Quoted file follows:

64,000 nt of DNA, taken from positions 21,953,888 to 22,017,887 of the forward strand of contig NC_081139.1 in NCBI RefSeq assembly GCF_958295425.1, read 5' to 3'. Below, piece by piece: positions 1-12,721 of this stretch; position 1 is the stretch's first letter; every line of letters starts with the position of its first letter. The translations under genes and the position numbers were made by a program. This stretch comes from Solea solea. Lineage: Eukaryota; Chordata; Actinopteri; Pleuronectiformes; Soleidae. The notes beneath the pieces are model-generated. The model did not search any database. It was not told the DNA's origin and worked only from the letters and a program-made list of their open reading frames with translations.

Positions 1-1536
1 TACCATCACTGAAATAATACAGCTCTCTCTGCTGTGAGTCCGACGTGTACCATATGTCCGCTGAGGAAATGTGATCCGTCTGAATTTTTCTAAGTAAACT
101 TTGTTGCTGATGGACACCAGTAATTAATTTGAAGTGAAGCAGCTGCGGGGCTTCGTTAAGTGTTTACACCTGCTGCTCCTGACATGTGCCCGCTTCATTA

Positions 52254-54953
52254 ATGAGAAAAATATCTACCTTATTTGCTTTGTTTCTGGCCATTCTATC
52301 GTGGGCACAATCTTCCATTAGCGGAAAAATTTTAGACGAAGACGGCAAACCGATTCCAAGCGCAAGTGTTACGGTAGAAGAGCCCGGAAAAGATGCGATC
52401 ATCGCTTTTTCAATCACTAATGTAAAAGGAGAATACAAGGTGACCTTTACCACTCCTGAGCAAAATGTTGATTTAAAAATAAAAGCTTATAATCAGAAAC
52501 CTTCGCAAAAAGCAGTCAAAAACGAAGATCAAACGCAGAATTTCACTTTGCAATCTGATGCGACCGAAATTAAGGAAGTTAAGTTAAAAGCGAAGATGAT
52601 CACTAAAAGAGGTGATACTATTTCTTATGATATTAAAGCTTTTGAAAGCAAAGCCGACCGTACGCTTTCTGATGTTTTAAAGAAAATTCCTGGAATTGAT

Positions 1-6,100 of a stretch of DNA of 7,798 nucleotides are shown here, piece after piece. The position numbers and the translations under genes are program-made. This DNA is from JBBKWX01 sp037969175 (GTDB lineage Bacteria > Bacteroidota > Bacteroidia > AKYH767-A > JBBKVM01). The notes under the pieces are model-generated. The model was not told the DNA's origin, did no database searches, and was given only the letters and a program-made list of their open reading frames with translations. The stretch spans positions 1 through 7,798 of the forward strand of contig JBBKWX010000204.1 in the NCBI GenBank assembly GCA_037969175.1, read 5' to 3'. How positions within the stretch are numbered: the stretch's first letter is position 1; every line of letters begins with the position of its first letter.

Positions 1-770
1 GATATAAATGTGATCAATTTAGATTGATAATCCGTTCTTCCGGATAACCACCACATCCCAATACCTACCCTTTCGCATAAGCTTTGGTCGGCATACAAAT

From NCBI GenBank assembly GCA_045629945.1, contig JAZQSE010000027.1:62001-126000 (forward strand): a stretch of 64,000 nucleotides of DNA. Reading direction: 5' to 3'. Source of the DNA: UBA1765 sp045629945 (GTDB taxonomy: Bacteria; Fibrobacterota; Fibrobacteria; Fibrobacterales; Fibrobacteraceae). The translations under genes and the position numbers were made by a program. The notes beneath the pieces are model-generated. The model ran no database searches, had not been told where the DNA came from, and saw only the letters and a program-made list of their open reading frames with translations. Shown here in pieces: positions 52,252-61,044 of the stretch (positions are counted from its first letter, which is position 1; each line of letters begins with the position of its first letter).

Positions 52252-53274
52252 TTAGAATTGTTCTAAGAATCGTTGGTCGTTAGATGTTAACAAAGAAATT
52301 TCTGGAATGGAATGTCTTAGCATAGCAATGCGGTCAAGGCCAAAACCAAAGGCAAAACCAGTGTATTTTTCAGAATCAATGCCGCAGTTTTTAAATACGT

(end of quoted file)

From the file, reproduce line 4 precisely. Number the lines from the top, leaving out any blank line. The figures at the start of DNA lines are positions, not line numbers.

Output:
101 TTGTTGCTGATGGACACCAGTAATTAATTTGAAGTGAAGCAGCTGCGGGGCTTCGTTAAGTGTTTACACCTGCTGCTCCTGACATGTGCCCGCTTCATTA